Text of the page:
Uncle Dave’s Proxy Toolkit

At work, I’ve spent much of the last several weeks working on deploying a proxy service. A proxy is a service that can retrieve and cache Web pages on behalf of a large number of users.

In theory, you can use it to save bandwidth and protect your users by stopping viruses and such before they reach the users’ desktops. In practice, it’s mostly used to make sure your employees aren’t screwing around on Facebook at work.

There are two main parts to offering a proxy service: The proxy server itself, and the necessary endpoint configuration.

The easy part was the proxy server. (Okay, three proxy servers. HA and failover, y’know.) We chose Cisco’s Web Security Appliance, which was low-cost (we already do a lot of business with Cisco), and dead-simple to deploy (it’s a VM image, you just have the VM people install and configure the initial IP address).

The hard part, of course, was/is the desktop configuration. There are several ways to push proxy configuration to an endpoint, and that’s just thinking about Windows desktops. Group policy, DHCP, DNS, oh and everything for Firefox is different from Internet Explorer and Google Chrome. We’re still fine-tuning some of the details, but things are mostly-working at this stage.

Disregarding HOW you push the settings, there’s two common kinds of settings. First is a simple “everything goes through proxy X on port Y.” We’re using a PAC file, though (PAC stands for Proxy Auto-Configuration), which is a small chunk of JavaScript code that the browser parses to determine what proxy/proxies to use, if any, for a given Web request.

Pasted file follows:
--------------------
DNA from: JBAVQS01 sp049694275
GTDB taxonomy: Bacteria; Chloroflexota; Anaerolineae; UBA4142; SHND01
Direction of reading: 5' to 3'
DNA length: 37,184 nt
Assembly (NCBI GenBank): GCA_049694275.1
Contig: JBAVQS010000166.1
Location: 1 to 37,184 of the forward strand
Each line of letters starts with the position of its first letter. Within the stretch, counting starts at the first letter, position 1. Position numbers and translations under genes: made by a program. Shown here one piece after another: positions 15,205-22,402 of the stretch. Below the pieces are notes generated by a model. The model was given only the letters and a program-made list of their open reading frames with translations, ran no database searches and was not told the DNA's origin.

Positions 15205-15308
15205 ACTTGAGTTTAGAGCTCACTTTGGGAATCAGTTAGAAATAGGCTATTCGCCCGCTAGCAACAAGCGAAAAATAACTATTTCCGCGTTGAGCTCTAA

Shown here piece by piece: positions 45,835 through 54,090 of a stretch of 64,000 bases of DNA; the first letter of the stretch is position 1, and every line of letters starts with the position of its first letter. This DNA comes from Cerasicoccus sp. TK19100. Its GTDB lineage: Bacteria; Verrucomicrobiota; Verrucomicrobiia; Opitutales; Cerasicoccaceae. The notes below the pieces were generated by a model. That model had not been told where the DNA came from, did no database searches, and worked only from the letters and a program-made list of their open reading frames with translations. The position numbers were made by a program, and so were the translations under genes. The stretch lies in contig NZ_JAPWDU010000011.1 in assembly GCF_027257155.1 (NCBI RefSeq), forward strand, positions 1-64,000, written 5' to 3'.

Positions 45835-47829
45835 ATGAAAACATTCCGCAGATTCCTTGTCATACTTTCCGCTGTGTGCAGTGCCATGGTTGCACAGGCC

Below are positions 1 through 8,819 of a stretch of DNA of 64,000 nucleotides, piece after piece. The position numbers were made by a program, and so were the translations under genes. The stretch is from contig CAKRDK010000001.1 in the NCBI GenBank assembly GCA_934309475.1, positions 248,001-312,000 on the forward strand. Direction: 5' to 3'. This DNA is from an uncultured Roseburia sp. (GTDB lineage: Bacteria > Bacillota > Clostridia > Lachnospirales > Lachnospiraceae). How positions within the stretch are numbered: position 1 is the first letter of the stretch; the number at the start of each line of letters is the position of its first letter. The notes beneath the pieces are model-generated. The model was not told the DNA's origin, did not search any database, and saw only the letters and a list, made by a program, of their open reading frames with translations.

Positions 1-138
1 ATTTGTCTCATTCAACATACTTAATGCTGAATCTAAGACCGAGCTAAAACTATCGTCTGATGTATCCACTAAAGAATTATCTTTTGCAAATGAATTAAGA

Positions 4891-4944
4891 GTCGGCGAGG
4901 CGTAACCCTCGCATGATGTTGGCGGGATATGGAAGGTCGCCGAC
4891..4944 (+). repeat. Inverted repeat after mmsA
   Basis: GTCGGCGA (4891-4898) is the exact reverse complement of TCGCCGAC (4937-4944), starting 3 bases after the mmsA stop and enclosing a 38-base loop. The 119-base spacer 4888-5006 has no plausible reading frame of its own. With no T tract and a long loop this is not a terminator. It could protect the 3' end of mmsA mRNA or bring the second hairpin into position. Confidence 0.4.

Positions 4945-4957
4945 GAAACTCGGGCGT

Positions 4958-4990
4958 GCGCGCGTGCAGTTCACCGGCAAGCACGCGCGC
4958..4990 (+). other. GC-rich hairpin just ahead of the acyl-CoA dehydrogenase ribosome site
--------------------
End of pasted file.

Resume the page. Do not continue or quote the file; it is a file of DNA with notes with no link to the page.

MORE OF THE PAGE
Here’s a few links and notes, mostly for my own memory in case something like this comes up again…

  • Find Proxy For URL — Get this URL tattooed on the inside of your eyelids. It details PAC file syntax, covers what functions aren’t likely to work on what browsers, has good working examples. You could almost refer JUST to this site.
  • pacparser — This is a small library and (Unix/Linux) program for testing and validating PAC files. Once our initial deployment is complete and we’ve handled all the squirrely edge cases, I’m going to put our PAC files in version control and try to cook up an automated testing script using this.
  • PacDbg for Windows — more of a Windows person? Here’s the same kind of stuff but wrapped in a nice, functional GUI.

Stupid problems we ran into:

  • One of our common work sites is actually someone else’s, and their proxy settings were overriding ours in most instances. Was hard to track down, because the Internet Explorer settings window still looked “right”. Their network was using, in different places, both DNS WPAD (where your machine is being told to download proxy settings simply because a given hostname exists) and DHCP WPAD (where their network is sending over a proxy configuration as soon as you connect). These both can be real pains to track down.